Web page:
27 Apr Stem-cell study grows too big for one department; UW builds collaborative programs
Madison, Wis. — The University of Wisconsin-Madison is introducing two new stem-cell programs to lay the groundwork for future research and keep the university in a leading position.
Clive Svendsen, a professor of anatomy and neurology, said the university will create a regenerative medicine program and a postdoctoral research program focusing on cell-replacement therapies via stem cells. The program will use faculty from five departments of the UW-Madison Medical School and the Wisconsin National Primate Research Center.
“The idea is that there’s been a lot of advances in stem cell biology, and there’s hope we can transfer it into patient care,” said Timothy Kamp, an associate professor at the medical school’s cardiology program. Kamp and Svendsen will be the center’s directors.
According to Kamp, the new program is important for stem-cell development because the science has become too complicated for one department to handle alone. Transplanted cells need to be accepted by the body’s natural defenses and tracked as they grow and move through the body, and a steady supply of uncontaminated stem cells is vital.
These requirements and projects make regenerative medicine a high-risk venture, and a strong support group necessary. By bringing together the different branches at the university involved in similar projects, it will be easier for scientists to share information and develop their research.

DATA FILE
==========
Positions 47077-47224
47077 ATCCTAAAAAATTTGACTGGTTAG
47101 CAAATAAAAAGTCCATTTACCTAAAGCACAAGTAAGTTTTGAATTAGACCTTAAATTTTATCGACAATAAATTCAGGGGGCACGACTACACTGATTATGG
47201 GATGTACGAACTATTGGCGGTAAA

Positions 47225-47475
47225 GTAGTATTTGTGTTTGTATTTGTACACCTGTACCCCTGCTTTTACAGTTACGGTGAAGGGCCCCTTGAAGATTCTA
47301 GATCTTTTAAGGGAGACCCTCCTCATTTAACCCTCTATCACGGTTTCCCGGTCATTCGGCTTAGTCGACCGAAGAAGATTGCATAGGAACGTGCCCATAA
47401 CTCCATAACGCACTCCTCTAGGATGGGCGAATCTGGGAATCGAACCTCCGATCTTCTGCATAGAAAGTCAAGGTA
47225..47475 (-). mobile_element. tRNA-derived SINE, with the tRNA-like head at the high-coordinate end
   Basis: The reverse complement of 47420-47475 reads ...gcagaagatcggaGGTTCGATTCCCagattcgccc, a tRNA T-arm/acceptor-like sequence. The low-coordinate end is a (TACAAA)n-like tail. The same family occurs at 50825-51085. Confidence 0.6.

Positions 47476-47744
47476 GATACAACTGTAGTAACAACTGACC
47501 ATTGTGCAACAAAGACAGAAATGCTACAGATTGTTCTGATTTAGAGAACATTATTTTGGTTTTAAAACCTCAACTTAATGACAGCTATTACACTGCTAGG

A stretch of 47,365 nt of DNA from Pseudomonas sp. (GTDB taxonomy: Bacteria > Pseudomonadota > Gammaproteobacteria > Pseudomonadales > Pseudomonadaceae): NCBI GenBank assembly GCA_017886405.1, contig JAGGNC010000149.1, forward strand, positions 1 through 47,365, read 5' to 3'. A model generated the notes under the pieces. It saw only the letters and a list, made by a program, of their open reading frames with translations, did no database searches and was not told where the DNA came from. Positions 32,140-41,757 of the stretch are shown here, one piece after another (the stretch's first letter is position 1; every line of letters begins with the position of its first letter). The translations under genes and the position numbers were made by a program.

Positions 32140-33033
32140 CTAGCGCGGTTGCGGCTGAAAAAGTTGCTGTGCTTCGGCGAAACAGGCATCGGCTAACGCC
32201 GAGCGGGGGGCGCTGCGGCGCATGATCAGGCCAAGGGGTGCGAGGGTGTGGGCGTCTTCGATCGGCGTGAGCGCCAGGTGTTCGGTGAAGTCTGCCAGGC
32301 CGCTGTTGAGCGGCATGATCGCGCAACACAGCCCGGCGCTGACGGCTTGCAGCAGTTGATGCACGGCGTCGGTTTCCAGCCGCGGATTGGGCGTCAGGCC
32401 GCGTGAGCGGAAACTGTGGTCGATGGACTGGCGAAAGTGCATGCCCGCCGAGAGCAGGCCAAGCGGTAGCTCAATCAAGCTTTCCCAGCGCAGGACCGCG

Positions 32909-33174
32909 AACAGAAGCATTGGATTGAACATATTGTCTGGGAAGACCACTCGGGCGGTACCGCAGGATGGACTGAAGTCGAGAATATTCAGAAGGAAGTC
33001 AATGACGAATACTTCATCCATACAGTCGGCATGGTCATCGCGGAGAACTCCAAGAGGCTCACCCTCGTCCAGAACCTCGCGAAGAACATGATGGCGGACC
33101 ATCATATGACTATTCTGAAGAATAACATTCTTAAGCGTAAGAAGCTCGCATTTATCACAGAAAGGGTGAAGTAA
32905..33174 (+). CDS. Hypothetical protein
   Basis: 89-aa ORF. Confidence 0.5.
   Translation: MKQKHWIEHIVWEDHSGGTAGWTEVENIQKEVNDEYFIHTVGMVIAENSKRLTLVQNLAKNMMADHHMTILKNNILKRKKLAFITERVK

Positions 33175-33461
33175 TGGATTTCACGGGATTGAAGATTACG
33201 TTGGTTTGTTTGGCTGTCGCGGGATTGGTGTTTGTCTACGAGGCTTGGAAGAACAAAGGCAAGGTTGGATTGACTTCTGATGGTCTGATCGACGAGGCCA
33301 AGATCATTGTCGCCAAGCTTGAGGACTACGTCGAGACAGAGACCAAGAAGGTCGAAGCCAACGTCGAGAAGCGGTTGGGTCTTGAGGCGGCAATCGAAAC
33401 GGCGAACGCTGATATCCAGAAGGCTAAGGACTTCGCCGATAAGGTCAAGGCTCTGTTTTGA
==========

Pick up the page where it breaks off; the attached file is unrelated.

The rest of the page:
As an example of how the new program would work, Kamp cited using cell therapy on a monkey at the primate center. With help from the anatomy and radiology departments at the medical school, it would be easier to get a hold of pure stem cells and monitor for the growth of related tumors.
“The idea of having a single investigator in one lab … clearly that model doesn’t work and the university recognizes that,” Kamp said. “We’re trying to set up cores that will be a resource to all these groups.”
Kamp said that establishing these programs will also help work through regenerative medicine’s problems of being a long-term technology. Several regenerative projects will likely take between five and 20 years to show results, investors are not eager to support the science and it doesn’t receive industry funding like drug trials, he said.
The research and training provided by the center will help develop a new generation of scientists, pushing the technology to a clinical level and hopefully encouraging more start-up companies from the university.
Kamp said he also hopes to see the establishment of a regenerative medicine research institute on the UW campus.
“I think anything is possible. This is such a new field it’s hard to tell where things will go,” Kamp said.